On July 9, 2014, Justice Schweitzer of the New York County Commercial Division issued a decision in Austin v. Gould, 2014 NY Slip Op. 31814(U), dismissing a cause of action seeking the removal of a member of a New York LLC.
In Austin, the plaintiff asserted a host of direct and derivative claims relating to a series of real estate investments. The defendants moved to dismiss. This post focuses on the plaintiff’s claim seeking to remove the individual defendant as a member of an LLC and to deny him indemnification, which the court dismissed. The court explained:
Unless there is a vote Of a majority in interest of the members (LLC Law § 414 ), this court is unaware of a legal basis for directing, ordering or adjudging that an LLC member be removed from a management position. Similarly, plaintiffs have not provided any authority, nor has the court found any, to support the existence of a cause of action seeking denial of indemnification without a contractual basis for doing so.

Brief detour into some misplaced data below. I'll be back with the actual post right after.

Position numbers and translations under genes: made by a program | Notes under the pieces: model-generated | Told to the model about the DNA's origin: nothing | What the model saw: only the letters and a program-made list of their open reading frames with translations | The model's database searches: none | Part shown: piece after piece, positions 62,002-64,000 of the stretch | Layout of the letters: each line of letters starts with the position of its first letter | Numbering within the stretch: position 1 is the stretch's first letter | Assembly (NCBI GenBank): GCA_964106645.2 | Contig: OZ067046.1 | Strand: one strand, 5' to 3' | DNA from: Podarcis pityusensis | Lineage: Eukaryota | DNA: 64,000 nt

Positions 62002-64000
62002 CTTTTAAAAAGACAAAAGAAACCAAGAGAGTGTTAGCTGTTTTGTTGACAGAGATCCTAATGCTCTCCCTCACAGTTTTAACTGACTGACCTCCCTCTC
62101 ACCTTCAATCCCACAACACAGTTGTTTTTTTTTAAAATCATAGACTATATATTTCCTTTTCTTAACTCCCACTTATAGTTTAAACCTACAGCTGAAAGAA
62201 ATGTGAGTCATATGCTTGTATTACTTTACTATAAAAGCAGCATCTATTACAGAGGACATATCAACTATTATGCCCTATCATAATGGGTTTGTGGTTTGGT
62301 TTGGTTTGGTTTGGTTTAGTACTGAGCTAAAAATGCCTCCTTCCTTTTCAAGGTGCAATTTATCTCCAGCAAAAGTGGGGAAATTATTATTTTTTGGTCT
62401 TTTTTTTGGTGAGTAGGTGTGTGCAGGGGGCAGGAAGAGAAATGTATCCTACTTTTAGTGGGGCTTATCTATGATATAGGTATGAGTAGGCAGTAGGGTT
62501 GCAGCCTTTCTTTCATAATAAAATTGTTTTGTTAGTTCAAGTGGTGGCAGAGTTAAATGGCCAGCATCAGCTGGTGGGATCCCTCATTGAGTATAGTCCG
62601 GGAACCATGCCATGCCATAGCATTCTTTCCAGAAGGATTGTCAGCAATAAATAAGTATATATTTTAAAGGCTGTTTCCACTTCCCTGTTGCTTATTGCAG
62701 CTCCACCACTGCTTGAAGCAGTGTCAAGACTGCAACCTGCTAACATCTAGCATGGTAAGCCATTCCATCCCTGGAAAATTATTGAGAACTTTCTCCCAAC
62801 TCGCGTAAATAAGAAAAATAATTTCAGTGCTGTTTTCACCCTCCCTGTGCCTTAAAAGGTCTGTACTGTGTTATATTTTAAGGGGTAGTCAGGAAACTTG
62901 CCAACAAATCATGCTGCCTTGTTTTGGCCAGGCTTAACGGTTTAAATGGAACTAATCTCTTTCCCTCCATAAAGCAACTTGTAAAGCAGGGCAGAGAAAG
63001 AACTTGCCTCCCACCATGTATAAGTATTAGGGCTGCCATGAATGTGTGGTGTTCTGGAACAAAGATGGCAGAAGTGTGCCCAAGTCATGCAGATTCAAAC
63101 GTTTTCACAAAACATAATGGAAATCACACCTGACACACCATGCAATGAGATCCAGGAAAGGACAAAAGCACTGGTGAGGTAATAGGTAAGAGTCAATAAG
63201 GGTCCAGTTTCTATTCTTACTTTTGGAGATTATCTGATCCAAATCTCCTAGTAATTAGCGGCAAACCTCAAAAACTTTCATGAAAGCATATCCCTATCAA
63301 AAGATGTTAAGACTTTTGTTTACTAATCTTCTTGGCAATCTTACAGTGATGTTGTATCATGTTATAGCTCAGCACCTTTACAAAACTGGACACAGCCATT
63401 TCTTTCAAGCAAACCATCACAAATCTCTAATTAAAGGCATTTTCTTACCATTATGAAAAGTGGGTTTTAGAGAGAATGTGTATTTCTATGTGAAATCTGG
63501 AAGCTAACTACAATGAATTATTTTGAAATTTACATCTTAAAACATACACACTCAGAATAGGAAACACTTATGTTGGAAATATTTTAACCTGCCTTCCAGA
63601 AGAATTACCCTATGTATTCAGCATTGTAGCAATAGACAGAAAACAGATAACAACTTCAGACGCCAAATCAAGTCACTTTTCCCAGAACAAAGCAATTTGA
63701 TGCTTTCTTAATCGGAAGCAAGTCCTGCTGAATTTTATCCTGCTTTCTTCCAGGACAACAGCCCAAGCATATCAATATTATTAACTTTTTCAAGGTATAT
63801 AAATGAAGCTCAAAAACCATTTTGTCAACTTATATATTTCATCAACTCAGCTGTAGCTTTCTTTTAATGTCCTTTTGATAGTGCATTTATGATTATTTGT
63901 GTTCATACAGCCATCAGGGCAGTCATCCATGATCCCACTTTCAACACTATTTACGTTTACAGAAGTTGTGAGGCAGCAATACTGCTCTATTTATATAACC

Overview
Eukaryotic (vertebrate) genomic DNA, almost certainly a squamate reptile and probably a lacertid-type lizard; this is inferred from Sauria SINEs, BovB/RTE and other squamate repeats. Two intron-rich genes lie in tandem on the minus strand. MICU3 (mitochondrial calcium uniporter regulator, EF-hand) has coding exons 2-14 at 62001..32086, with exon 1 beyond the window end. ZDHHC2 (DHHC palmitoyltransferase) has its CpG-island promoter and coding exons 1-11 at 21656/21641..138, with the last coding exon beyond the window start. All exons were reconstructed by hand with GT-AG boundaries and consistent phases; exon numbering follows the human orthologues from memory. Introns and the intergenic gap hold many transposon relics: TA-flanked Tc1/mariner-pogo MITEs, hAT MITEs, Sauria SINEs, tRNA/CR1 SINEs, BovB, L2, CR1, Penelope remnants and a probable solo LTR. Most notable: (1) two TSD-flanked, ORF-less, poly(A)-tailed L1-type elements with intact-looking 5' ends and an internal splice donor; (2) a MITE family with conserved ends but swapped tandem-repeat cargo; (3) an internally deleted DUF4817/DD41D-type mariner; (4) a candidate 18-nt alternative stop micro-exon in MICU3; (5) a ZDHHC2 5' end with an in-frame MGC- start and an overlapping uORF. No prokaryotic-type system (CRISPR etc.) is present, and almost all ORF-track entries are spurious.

(Internal quotations and citations omitted).
This decision reinforces tha point that limited liability companies are governed by statute and member agreement. Whether it is the removal of a member or cutting off a member’s right to indemnification, courts are reluctant to supplant the law and the parties’ agreements.